“I don’t like winter.”
At least that’s the story I’ve always told myself.
Last year, I escaped winter a few different times for work, and it made the long season manageable. This year, that ain’t happening. Winter 2020 has just begun where I live, and I’ve been dreading it.
But I’ve had a small breakthrough. I’ve realized that winter isn’t the problem. Winter driving is. It causes me stress. I don’t like wondering if I’m going to be able to get somewhere, or how long it will take, or if my less-experienced-driving kids will be safe in the snow.
This year, that stress is mostly gone because no one’s going anywhere. I hardly ever drive anywhere right now, and neither do my people. As a result, winter’s not that bad!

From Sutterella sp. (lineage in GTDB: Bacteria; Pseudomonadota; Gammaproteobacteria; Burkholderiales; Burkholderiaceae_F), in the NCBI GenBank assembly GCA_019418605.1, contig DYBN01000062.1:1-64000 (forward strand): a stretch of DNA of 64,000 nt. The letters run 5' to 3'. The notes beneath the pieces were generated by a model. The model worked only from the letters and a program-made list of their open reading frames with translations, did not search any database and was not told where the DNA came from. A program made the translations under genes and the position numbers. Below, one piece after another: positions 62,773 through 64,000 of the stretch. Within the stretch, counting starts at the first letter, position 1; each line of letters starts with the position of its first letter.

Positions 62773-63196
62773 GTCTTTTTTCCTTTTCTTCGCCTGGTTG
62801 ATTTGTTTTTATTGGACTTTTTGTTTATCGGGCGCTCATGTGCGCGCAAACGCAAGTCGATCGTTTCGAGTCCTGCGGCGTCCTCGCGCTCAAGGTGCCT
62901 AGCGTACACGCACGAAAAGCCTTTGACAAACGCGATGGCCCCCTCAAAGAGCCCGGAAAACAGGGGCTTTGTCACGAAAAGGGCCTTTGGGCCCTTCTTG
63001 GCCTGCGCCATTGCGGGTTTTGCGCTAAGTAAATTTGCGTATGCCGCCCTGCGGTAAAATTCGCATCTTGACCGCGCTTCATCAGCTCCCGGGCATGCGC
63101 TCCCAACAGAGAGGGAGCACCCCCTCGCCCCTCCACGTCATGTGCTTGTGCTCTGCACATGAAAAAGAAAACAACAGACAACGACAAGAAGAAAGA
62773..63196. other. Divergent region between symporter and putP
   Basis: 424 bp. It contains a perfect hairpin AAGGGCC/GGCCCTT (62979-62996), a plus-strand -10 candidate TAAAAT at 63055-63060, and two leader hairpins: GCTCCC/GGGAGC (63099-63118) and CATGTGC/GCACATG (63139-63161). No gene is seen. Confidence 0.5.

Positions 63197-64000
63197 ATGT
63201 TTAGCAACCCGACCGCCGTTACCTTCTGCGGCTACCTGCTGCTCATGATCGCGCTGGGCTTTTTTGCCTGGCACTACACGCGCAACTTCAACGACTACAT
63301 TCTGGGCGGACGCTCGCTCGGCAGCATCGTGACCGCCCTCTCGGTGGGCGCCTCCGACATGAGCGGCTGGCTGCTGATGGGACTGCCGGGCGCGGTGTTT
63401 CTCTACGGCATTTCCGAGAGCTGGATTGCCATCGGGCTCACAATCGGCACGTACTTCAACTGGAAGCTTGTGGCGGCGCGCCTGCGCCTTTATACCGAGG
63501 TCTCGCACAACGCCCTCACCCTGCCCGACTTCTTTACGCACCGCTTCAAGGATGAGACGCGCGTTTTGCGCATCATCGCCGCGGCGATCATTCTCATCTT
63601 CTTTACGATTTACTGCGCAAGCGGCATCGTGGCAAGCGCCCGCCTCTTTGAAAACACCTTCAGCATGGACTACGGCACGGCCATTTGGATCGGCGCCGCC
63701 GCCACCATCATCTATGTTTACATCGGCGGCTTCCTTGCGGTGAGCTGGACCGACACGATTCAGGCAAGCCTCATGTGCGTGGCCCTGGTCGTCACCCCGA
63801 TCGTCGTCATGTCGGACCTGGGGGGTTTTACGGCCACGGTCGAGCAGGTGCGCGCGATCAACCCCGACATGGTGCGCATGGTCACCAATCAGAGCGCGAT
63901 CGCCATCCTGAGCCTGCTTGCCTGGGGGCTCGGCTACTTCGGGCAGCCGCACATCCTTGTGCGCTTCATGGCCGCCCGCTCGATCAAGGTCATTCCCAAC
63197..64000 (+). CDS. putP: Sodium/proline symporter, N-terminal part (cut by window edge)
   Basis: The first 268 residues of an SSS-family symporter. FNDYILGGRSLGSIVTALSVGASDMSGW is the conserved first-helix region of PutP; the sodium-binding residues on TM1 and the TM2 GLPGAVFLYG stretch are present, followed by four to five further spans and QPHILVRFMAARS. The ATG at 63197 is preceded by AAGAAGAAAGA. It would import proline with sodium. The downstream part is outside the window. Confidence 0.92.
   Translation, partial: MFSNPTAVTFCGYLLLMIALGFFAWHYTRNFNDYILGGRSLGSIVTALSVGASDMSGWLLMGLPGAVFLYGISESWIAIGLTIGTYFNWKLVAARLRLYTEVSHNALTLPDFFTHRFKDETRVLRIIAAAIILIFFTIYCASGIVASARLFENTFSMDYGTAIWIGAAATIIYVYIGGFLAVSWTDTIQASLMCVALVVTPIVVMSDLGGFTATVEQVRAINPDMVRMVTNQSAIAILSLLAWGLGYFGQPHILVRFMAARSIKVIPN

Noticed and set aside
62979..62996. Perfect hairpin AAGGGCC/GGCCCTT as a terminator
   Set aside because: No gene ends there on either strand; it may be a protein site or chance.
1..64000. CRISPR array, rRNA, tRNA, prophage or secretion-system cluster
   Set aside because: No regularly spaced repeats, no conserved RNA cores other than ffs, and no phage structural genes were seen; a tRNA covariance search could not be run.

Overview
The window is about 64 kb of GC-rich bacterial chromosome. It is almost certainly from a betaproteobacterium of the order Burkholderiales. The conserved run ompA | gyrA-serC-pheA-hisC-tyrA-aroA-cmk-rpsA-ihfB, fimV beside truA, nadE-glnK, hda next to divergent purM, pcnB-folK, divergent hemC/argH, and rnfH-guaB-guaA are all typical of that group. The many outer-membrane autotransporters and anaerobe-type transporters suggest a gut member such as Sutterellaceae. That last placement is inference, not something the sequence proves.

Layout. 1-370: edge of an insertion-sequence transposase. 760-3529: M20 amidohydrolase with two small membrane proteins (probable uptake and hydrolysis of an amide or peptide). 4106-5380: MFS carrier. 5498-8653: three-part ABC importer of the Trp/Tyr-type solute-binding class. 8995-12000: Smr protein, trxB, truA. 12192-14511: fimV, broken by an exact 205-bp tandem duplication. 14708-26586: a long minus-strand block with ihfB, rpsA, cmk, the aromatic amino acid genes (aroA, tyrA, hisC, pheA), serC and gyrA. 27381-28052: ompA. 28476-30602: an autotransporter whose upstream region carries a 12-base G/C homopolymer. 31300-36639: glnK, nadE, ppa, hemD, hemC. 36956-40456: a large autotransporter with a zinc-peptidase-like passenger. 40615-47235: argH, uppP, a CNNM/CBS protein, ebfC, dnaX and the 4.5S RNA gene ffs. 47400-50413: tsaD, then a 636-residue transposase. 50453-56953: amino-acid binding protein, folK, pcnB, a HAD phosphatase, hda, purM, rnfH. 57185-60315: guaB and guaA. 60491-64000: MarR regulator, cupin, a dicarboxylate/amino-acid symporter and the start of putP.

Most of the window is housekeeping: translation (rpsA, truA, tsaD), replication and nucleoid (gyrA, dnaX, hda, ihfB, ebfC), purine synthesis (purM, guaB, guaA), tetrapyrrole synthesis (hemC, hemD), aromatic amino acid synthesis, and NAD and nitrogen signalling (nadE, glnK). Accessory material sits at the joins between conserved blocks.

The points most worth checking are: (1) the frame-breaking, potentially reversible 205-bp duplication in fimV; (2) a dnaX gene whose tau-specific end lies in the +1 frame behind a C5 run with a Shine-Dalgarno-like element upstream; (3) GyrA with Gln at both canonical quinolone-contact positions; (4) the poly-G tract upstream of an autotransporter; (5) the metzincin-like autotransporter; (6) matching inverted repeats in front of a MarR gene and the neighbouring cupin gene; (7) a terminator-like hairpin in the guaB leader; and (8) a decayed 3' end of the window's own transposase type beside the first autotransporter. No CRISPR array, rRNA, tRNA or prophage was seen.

When I help groups make decisions collaboratively, one question I invite them to ask dissenters is, “What’s the smallest change that would make this proposed path forward acceptable to you?” Can you hear the difference between that question and a jump to a completely different option? It creates space to tinker with a solution to make it even better.
When we’re under stress, we have a tendency to pull too many levers at once or over correct (think winter driving: we reflexively crank the wheel when we start to slide). COVID life has highlighted that pattern in organizations that have “pivoted” too often, leaving their people confused and exhausted. Try small course corrections instead. More targeted modifications. More detailed stories that serve you better.
“I don’t like winter driving.”
(I also don’t like being cold, but that’s a story for another day…)